On May 24, 2022, the World Wildlife Fund-Telmex Telcel Foundation Alliance (WWF) and the National Commission of Protected Natural Areas in Mexico (CONANP), released data from the winter 2021–22 monarch butterfly population counts. At the wintering sites in central Mexico, monarch population size is compared from year to year by the number of hectares (one hectare = 2.5 acres, slightly less than two football fields) occupied by trees containing monarchs. WWF and CONANP have been systematically monitoring this area since 2004, with similar data from 1993–2003 collected by the Monarch Butterfly Biosphere Reserve (MBBR). While the number of monarchs in a hectare varies from year to year and is difficult to estimate, our best estimate is that this value is about 21 million.
In December 2021, monarchs occupied 2.84 hectares in ten different colonies, half in the State of Michoacán and half in the State of Mexico. This compares to 2.10 hectares at the same time in 2020, or a 35 percent increase. The average for the past decade, from the winter beginning in 2012 to the winter beginning in 2021, has been 2.62 hectares, and the population has been declining since we began measuring it (see graph).
While 59 million monarchs sounds like a lot, the decline over recent decades and ongoing population threats led to a 2020 conclusion by the U.S. Fish and Wildlife Service that officially listing monarchs as a threatened species under the Endangered Species Act was warranted but precluded by the fact that other species were at even greater risk. In 2016, members of the Monarch Conservation Science Partnership published a paper that set a conservation target of 6 hectares. This population size would give monarchs a reasonable buffer against fluctuations that occur from one year to the next. For example, monarch numbers have declined by over 50 percent from one year to the next several times during the time they have been monitored. If that happened after a year with already low numbers, the population might not be able to recover. Thus, while this increase is hopeful, monarchs are still not “out of the woods.”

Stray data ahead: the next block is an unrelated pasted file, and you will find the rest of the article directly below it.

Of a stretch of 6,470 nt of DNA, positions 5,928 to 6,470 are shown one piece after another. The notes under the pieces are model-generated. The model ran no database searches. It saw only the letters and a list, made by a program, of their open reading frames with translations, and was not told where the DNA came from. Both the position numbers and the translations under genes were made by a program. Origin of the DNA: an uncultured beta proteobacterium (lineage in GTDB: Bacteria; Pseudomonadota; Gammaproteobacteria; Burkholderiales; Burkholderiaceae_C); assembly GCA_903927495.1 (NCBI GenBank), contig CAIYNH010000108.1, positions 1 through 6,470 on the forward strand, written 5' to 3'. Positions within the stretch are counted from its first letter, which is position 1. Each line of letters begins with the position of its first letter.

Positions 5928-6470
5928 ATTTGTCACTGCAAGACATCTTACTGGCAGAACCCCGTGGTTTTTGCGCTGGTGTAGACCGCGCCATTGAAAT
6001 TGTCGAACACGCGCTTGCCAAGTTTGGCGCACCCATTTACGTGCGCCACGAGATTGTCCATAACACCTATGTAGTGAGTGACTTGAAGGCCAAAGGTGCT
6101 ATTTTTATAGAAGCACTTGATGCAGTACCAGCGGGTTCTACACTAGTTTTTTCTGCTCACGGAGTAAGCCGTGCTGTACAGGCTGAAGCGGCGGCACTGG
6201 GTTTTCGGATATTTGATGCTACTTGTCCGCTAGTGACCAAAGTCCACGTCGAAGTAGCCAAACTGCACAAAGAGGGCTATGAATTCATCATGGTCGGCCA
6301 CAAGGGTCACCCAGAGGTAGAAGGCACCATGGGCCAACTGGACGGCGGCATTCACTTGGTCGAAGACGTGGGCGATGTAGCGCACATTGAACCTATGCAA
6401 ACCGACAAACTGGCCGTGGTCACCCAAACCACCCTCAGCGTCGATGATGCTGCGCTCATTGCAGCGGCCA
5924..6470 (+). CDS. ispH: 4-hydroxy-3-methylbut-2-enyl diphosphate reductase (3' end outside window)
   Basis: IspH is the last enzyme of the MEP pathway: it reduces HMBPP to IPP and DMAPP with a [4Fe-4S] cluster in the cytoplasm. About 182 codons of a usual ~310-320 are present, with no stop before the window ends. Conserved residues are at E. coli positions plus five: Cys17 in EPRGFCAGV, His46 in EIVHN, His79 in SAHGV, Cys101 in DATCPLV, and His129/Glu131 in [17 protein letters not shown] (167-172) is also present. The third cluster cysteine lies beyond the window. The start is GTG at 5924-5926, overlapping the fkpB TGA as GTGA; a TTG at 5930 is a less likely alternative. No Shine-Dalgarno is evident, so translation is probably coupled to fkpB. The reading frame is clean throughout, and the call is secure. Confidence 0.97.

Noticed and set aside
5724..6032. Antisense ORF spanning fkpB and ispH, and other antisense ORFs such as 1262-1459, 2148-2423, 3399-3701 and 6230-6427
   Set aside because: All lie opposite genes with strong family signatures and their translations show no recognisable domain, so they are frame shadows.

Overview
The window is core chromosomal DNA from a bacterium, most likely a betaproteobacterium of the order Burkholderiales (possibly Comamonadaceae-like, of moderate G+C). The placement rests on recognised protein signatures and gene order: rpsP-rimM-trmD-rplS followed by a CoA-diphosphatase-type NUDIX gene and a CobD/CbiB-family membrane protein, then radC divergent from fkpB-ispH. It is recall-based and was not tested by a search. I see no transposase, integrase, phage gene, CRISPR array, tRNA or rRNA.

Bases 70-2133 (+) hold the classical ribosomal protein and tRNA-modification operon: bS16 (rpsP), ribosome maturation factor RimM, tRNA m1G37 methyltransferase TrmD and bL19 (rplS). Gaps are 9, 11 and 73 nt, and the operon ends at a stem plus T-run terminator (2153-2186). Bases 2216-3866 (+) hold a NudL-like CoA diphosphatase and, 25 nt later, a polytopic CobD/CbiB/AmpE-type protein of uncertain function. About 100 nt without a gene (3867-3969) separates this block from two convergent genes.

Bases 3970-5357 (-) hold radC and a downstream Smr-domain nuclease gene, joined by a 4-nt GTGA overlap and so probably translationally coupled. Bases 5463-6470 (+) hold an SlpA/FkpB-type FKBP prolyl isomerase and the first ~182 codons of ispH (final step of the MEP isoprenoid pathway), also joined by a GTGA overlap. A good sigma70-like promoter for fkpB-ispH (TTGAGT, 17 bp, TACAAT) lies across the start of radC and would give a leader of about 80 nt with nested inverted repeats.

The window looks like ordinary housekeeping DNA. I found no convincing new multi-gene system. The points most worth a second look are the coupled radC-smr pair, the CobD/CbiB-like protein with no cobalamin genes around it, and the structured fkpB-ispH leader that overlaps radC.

Monarch numbers are largely driven by climatic factors and habitat availability. Weather conditions during the spring and summer of 2021 were better than they had been the previous year, resulting in fairly robust numbers last summer. But weather conditions predicted by current climate change models suggest the hot and dry conditions that lead to lower populations may become more frequent. And while many individuals and organizations are working to create more habitat for monarchs, we have not come close to replacing the habitat that was lost early in the twenty-first century. Much of this habitat loss was driven by the advent of genetically modified herbicide-tolerant crops and the subsequent loss of milkweeds from corn and soybean fields throughout the Upper Midwest. In the wintering sites in Mexico, forests are becoming more heavily degraded and they are less able to buffer monarchs from temperature extremes, including both warmer days and colder nights.
It is likely that monarch numbers would be even lower without the efforts of dedicated individuals throughout North America. We need to increase and expand these efforts to mitigate climate change and provide habitat for monarchs and the hundreds of species that share their habitats.
—Karen Oberhauser, Arboretum director
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